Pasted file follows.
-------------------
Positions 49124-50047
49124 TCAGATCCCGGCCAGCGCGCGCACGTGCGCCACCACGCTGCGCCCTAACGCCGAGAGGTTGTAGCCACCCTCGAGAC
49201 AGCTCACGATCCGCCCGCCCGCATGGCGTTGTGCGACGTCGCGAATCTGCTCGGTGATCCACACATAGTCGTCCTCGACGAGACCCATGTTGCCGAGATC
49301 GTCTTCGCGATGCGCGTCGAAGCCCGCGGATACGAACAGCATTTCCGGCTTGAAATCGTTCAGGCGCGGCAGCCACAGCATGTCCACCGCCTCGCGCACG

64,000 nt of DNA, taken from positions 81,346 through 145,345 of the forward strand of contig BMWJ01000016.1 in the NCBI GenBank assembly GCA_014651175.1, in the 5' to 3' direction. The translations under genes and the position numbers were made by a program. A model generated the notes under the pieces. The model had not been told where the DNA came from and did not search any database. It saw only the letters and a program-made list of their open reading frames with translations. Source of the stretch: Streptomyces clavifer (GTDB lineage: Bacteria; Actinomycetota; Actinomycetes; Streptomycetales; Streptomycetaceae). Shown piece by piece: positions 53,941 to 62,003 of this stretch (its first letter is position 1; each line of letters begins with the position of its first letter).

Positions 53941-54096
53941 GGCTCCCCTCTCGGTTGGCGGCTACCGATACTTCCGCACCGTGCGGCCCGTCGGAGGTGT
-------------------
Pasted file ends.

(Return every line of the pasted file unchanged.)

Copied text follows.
Positions 49124-50047
49124 TCAGATCCCGGCCAGCGCGCGCACGTGCGCCACCACGCTGCGCCCTAACGCCGAGAGGTTGTAGCCACCCTCGAGAC
49201 AGCTCACGATCCGCCCGCCCGCATGGCGTTGTGCGACGTCGCGAATCTGCTCGGTGATCCACACATAGTCGTCCTCGACGAGACCCATGTTGCCGAGATC
49301 GTCTTCGCGATGCGCGTCGAAGCCCGCGGATACGAACAGCATTTCCGGCTTGAAATCGTTCAGGCGCGGCAGCCACAGCATGTCCACCGCCTCGCGCACG

64,000 nt of DNA, taken from positions 81,346 through 145,345 of the forward strand of contig BMWJ01000016.1 in the NCBI GenBank assembly GCA_014651175.1, in the 5' to 3' direction. The translations under genes and the position numbers were made by a program. A model generated the notes under the pieces. The model had not been told where the DNA came from and did not search any database. It saw only the letters and a program-made list of their open reading frames with translations. Source of the stretch: Streptomyces clavifer (GTDB lineage: Bacteria; Actinomycetota; Actinomycetes; Streptomycetales; Streptomycetaceae). Shown piece by piece: positions 53,941 to 62,003 of this stretch (its first letter is position 1; each line of letters begins with the position of its first letter).

Positions 53941-54096
53941 GGCTCCCCTCTCGGTTGGCGGCTACCGATACTTCCGCACCGTGCGGCCCGTCGGAGGTGT